To store energy is no longer science fiction

To store energy is no longer science fiction

How can we store electricity to use it when we most need it? The million-dollar question is being answered thanks to innovation. A breakdown in the power line could leave a large number of houses without electricity. The advance of technology allows us to have a plan B and store the energy so that there is no need to panic.

The best example of storage today is pumping hydroelectric power plants, which act as large batteries where electricity can be stored for use when it is most needed. Other smaller scale solutions are such lithium-ion batteries, which are currently being developed with a high accumulation capacity. This is a technology that offers a very wide range of accumulation systems adapted for various domestic and industrial uses.



Nobody doubts that the future will be renewable, but the wind does not always blow, so wind farms are not always available. The same goes for solar or hydroelectric plants. That is why there needs to be support, especially at times of peak consumption. Hydraulic pumping, interconnections, demand management or electric batteries can be used for this. Lithium ion batteries are still expensive, but their price is increasingly competitive due to technological advances linked to the development of electric vehicles.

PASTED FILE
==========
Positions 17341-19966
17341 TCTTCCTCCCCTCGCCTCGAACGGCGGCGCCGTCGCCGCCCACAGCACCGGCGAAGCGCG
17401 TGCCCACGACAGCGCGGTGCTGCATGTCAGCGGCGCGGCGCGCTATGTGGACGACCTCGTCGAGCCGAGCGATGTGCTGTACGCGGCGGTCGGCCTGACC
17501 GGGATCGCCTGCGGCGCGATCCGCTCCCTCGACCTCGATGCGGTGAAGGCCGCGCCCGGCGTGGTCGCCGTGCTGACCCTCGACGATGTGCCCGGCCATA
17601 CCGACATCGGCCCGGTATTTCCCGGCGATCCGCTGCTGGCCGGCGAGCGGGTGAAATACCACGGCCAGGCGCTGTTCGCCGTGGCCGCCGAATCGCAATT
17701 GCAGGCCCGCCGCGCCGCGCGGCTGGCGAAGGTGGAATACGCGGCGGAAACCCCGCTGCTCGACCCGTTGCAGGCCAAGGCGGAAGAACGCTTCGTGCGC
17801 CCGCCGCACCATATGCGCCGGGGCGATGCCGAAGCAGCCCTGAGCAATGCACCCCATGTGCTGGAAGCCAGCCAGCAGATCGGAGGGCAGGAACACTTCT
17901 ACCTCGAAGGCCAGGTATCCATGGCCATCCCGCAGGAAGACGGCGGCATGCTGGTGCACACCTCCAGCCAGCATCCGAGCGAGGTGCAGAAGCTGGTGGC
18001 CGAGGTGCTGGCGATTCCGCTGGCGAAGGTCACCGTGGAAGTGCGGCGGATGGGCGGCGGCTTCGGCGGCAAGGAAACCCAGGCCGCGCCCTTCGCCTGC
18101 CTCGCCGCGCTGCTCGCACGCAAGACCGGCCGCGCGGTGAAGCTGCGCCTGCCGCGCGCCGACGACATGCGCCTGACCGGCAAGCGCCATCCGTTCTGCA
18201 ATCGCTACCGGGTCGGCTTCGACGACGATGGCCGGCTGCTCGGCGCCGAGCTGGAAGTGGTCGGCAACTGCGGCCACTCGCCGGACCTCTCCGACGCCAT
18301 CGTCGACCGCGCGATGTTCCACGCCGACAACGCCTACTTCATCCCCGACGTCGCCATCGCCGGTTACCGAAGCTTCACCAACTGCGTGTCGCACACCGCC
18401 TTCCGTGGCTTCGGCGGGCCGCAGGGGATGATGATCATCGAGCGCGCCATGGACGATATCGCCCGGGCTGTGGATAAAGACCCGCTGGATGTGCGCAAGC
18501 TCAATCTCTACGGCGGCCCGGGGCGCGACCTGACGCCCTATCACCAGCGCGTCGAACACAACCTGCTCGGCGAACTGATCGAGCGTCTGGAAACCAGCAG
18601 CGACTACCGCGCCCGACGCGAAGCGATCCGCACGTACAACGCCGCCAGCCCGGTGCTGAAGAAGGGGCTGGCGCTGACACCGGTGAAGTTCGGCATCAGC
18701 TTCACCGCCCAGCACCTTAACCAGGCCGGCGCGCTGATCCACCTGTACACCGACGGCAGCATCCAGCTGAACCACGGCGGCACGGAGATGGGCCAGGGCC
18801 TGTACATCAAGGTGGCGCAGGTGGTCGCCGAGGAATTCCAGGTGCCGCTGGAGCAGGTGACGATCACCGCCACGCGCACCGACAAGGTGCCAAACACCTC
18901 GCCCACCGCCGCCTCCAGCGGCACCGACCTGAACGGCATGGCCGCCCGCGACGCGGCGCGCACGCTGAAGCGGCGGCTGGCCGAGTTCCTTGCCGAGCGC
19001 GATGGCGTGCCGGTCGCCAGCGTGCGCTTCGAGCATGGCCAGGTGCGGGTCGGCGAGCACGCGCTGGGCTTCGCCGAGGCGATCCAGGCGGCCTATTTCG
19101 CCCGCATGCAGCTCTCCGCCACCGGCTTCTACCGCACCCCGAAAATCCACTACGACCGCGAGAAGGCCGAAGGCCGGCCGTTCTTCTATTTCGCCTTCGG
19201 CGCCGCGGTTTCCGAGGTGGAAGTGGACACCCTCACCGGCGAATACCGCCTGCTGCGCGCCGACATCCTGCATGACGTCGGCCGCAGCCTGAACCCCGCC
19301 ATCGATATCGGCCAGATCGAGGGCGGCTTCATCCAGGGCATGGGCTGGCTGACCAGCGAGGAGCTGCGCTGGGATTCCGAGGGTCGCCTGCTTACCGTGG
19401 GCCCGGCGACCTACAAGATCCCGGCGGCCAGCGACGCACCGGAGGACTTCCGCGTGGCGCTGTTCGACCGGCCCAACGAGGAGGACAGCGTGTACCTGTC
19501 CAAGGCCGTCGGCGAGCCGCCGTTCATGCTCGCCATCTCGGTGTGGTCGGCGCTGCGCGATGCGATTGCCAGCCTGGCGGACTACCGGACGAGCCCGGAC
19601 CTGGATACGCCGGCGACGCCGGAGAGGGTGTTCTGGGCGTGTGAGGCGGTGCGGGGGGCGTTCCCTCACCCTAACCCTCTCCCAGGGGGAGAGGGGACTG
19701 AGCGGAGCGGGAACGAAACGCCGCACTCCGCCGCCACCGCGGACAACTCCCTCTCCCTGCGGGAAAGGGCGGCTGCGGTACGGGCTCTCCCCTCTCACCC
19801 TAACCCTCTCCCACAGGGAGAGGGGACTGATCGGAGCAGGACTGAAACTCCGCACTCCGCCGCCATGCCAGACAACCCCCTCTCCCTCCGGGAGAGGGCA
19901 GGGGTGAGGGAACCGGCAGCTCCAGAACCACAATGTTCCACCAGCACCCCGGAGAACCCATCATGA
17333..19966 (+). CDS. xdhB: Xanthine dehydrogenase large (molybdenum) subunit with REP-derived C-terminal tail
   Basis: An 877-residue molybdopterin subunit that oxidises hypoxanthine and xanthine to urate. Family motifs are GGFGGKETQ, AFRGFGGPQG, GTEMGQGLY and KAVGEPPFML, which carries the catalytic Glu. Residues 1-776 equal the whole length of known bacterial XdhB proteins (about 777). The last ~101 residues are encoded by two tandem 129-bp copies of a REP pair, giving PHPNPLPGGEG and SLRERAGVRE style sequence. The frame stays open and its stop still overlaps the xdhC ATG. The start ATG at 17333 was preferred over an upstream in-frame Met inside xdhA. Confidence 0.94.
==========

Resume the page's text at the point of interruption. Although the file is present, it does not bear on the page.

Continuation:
These systems are being implemented in different countries. In Spain we have two examples of R&D+i: one in Caravaca de la Cruz (Murcia) and another with three lithium-ion batteries in the San Agustín de Guadalix Campus in Madrid. Across the pond, in New York, they have installed four pilot projects. 

The first focuses on storing energy to charge electric vehicles, while the second allows customers to use batteries to store electricity in off-peak hours (low cost) and use them at peak times, thus saving on costs and reducing demand on the grid.

Another of the projects is an energy storage system installed in a substation in the city of Farmington, which will allow the batteries to be charged during periods of low demand and consumed during peak hours. Finally, they have implemented a system in the circuit of the NYSEG company to provide electricity to some residents of the city of Ithaca, reducing the load on the network and improving the reliability of the system. 

What happens in the future? Businesses must continue to innovate, learn and move forward to adopt this new technology in more places and that citizens benefit and with more energy than ever at their disposal.  

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